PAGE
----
1. Welcome Hearth.com Guests and Visitors - Please enjoy our forums!
    Hearth.com GOLD Sponsors who help bring the site content to you:
    Hearthstone Soapstone and Cast-Iron stoves( Wood, Gas or Pellet Stoves and Inserts)

Oregon replacement chain different than factory chain

Post in 'The Gear' started by wahoowad, Jan 13, 2007.

Thread Status:
Not open for further replies.
  1. wahoowad

    wahoowad Minister of Fire

    Joined:
    Dec 19, 2005
    Messages:
    1,596
    Loc:
    Virginia
    My Poulon came with an Oregon chain and I recently bought and installed a new Oregon chain. The new one was whatever Oregon recommended for my saw but now I realize there is a diference between the two. The old one looked like this first picture where the raker is just sitting there by itself. The new one looks more like the second picture where the raker has another piece of chain right next to it. It looks like I have a very small amountof raker to knock down as I sharpen until I am hitting this adjacent thing. I was looking at how to use my new Stihl depth guide when I noticed the difference. I have the original and was going to put it back on and practice sharpening the raker. Now I'm a little confused about how or if I should be taking down this new raker as it needs it.

    Attached Files:

    Helpful Sponsor Ads!





  2. MountainStoveGuy

    MountainStoveGuy Minister of Fire

    Joined:
    Jan 23, 2006
    Messages:
    3,654
    Loc:
    Boulder County
    the first one was a saftey chain the second one isnt. The second one is better.
  3. wahoowad

    wahoowad Minister of Fire

    Joined:
    Dec 19, 2005
    Messages:
    1,596
    Loc:
    Virginia
    Do I file down both the raker and that piece next to it? The raker is a little bithigher, but they will be the same height after hitting the raker a couple times. Then I'm filing both down?
  4. MountainStoveGuy

    MountainStoveGuy Minister of Fire

    Joined:
    Jan 23, 2006
    Messages:
    3,654
    Loc:
    Boulder County
    on the saftey chain you dont file the saftey link, just the raker on the cutting chain like normal. Im realy not the chain expert.... but that much i know.
  5. wahoowad

    wahoowad Minister of Fire

    Joined:
    Dec 19, 2005
    Messages:
    1,596
    Loc:
    Virginia
    My Stihl depth guage wouldn't fit flush on my safety chain (the first one) so I just hit the rakers by hand. Took them down a little bit, then hit the cutters. That chain is pretty worn but I decided to leave it on after practicing since it is supposedly sharp now. No telling when I will get to run it through some more trees.
  6. Eric Johnson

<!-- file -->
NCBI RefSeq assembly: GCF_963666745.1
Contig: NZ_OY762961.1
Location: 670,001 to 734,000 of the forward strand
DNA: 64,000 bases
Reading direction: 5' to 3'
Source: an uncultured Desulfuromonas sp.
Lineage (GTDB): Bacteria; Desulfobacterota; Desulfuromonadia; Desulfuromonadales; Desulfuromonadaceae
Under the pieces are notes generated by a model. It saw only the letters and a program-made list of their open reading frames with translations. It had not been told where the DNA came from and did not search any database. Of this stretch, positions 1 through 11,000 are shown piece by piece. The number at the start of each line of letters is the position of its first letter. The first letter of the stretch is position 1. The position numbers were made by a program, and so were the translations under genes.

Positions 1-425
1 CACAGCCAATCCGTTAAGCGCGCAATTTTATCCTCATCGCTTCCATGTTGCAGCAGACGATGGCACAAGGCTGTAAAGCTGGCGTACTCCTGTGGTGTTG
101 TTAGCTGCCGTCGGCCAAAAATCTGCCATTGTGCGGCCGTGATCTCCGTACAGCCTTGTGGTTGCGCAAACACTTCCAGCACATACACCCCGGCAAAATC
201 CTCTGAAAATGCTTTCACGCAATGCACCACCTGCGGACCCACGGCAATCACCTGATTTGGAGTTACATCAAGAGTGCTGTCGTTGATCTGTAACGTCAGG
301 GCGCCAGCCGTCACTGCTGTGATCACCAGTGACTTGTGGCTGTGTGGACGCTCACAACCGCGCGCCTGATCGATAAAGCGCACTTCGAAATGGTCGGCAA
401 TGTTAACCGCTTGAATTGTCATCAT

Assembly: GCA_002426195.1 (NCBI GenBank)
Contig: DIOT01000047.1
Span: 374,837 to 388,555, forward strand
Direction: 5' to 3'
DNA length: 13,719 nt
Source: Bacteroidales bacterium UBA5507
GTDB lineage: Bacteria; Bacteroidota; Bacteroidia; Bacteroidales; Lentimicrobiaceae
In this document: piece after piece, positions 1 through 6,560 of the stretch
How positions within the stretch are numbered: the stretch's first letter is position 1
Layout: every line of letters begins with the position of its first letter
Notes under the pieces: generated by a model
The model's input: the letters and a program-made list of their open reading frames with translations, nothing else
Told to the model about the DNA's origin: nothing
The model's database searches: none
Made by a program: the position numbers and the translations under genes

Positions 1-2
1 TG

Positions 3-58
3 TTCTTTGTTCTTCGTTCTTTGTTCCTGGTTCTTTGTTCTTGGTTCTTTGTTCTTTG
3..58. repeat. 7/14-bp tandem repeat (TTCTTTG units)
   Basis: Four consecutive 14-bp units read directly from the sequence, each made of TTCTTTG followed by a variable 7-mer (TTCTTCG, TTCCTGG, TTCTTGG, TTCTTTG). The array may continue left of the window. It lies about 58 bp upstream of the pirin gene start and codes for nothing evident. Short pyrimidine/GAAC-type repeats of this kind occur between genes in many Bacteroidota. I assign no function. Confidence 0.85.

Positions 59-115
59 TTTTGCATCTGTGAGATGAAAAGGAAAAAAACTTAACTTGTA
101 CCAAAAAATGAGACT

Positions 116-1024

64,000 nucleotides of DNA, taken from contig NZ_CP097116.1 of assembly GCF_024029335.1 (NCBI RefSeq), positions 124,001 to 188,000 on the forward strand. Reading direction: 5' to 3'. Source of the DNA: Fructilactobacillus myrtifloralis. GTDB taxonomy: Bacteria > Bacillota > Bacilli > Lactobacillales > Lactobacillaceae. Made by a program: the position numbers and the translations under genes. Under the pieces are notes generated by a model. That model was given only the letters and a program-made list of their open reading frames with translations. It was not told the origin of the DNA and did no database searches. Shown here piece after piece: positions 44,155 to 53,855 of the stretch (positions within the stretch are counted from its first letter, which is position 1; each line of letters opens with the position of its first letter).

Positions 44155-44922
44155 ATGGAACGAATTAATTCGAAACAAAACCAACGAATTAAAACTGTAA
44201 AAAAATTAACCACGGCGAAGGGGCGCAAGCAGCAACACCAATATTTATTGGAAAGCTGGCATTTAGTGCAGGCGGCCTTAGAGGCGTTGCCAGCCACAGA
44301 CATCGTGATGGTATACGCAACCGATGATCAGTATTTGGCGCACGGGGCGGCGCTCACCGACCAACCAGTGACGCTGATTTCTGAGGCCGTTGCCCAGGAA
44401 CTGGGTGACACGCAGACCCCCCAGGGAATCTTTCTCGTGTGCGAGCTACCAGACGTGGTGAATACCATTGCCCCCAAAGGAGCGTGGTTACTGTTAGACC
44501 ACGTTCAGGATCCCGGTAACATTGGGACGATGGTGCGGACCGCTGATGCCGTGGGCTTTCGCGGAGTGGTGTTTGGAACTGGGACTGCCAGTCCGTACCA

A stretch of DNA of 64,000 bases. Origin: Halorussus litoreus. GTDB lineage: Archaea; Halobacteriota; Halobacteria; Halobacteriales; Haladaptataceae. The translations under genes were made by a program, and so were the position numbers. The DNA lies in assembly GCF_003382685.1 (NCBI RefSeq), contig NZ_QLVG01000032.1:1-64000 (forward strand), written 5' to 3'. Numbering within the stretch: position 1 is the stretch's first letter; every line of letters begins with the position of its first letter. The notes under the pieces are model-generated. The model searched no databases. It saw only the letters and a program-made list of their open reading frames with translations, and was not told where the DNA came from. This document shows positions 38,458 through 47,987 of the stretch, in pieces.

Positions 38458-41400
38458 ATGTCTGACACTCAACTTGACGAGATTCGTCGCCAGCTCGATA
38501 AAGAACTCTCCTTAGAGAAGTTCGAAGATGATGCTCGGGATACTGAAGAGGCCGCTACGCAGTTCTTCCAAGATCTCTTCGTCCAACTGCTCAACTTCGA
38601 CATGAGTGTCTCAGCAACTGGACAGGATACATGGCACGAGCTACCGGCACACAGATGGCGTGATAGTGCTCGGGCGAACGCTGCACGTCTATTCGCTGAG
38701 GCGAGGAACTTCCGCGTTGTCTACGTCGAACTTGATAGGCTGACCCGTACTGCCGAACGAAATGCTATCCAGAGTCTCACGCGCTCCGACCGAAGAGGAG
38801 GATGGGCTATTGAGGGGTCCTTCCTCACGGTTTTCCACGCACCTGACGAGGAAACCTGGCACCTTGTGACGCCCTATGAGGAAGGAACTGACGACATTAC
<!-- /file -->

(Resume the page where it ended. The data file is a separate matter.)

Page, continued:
Eric Johnson Mod Emeritus

    Joined:
    Nov 18, 2005
    Messages:
    5,831
    Loc:
    Central NYS
    A raker gauge is nice, but you can get by without one if you don't try to do too much in one session. Try to be consistent and just give each one two or three swipes. You should notice that your chain is more aggressive. If it stalls out in the cut, then you took them down too far. Either toss the chain or file the cutters down until it quits stalling. The relationship between the height of the raker and the length of the cutter is what determines how your chain cuts, assuming an otherwise well maintained chain.
  7. wahoowad

    wahoowad Minister of Fire

    Joined:
    Dec 19, 2005
    Messages:
    1,596
    Loc:
    Virginia
    oops, I gave them about 10 to 12. I wasn't filing very firmly, and I also had never hit the rakers before on this chain but have sharpened it numerous times previously. Oh well, we'll see.
  8. carpniels

    carpniels Minister of Fire

    Joined:
    Dec 6, 2005
    Messages:
    536
    Loc:
    Rome, NY, USA
    HI Wahoo,

    I had a hard time the first time I filed the rakers. There was a significant difference in the way the chain cut. Before, it would cut nicely but would give small chips, after filing the rakers, the chips became much bigger and the chain cut much faster. BUT it also stalled more often or would get 'stuck' in the wood. I really needed to rev is full blast and keep going to keep the chain moving. But it cut much faster AND it forced me not to put any pressure on the chain saw (a good thing). I had to rev it full speed and let the chain eat its way though the wood.

    Every 5 times of sharpening the teeth, I give the rakers a little touch up. That appears to do the trick.

    Thanks

    carpniels
  9. wahoowad

    wahoowad Minister of Fire

    Joined:
    Dec 19, 2005
    Messages:
    1,596
    Loc:
    Virginia
    Perhaps worthy of a different thread, but shouldn't the saw be running wide open during the cut anyway? Admittedly I sometimes only run as many rpm's as I think I need (perhaps smaller diameter wood or limbs) but thought I should always go full bore when doing most cuts. I don't know, I'm asking.
  10. carpniels

    carpniels Minister of Fire

    Joined:
    Dec 6, 2005
    Messages:
    536
    Loc:
    Rome, NY, USA
    Yes,

    You are correct. You always need to run it full speed, but I am lazy and I like the 'silence' when it is running slower. Plus indeed on small limbs it seems like overkill.

    Carpniels
Thread Status:
Not open for further replies.

Share This Page